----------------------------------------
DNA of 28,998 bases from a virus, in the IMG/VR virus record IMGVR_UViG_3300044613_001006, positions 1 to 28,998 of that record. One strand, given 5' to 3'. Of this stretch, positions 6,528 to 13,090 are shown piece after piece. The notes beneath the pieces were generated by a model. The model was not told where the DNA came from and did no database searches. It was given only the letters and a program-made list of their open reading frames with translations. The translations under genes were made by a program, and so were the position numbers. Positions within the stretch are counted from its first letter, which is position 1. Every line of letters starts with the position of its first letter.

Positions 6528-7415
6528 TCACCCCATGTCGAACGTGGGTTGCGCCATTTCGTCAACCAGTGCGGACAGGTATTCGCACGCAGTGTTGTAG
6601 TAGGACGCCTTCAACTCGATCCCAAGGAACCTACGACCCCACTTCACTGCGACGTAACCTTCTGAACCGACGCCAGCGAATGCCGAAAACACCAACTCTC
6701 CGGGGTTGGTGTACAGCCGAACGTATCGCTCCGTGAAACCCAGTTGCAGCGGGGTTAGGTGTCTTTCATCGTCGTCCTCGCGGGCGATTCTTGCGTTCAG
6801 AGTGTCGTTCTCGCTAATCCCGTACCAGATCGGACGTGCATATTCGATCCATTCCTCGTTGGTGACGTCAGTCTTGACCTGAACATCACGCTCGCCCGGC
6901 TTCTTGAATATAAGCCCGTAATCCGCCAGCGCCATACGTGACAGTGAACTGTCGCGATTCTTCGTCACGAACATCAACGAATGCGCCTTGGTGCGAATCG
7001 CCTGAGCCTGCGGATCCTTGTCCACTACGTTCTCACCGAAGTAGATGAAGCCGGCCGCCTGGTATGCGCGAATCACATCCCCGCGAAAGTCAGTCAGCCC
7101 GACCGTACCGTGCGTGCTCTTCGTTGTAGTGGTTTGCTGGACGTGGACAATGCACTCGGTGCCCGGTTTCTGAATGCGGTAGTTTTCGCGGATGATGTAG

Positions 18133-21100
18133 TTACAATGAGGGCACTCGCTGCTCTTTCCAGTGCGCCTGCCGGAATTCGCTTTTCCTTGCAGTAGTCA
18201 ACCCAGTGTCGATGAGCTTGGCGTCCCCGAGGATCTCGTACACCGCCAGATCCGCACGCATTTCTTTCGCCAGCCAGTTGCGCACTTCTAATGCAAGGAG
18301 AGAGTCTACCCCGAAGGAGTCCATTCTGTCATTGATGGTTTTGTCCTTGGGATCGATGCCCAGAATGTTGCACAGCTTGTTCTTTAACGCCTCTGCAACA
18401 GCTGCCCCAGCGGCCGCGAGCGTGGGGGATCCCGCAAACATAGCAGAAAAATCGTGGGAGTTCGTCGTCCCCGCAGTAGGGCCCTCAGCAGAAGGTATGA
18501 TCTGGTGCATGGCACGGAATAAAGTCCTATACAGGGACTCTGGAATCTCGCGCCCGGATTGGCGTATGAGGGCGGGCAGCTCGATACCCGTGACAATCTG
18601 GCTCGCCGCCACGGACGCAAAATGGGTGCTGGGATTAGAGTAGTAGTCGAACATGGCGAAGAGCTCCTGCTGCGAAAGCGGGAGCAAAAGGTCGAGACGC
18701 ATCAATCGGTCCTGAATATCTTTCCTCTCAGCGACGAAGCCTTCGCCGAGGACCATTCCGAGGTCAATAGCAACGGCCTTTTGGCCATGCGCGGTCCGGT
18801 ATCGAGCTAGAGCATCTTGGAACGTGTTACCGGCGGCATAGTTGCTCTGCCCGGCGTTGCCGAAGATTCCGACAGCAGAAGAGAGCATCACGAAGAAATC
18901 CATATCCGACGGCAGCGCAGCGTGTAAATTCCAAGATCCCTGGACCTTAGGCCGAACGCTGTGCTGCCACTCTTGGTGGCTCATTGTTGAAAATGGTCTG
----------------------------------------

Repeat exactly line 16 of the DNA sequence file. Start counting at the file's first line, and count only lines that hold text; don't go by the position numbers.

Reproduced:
18601 GCTCGCCGCCACGGACGCAAAATGGGTGCTGGGATTAGAGTAGTAGTCGAACATGGCGAAGAGCTCCTGCTGCGAAAGCGGGAGCAAAAGGTCGAGACGC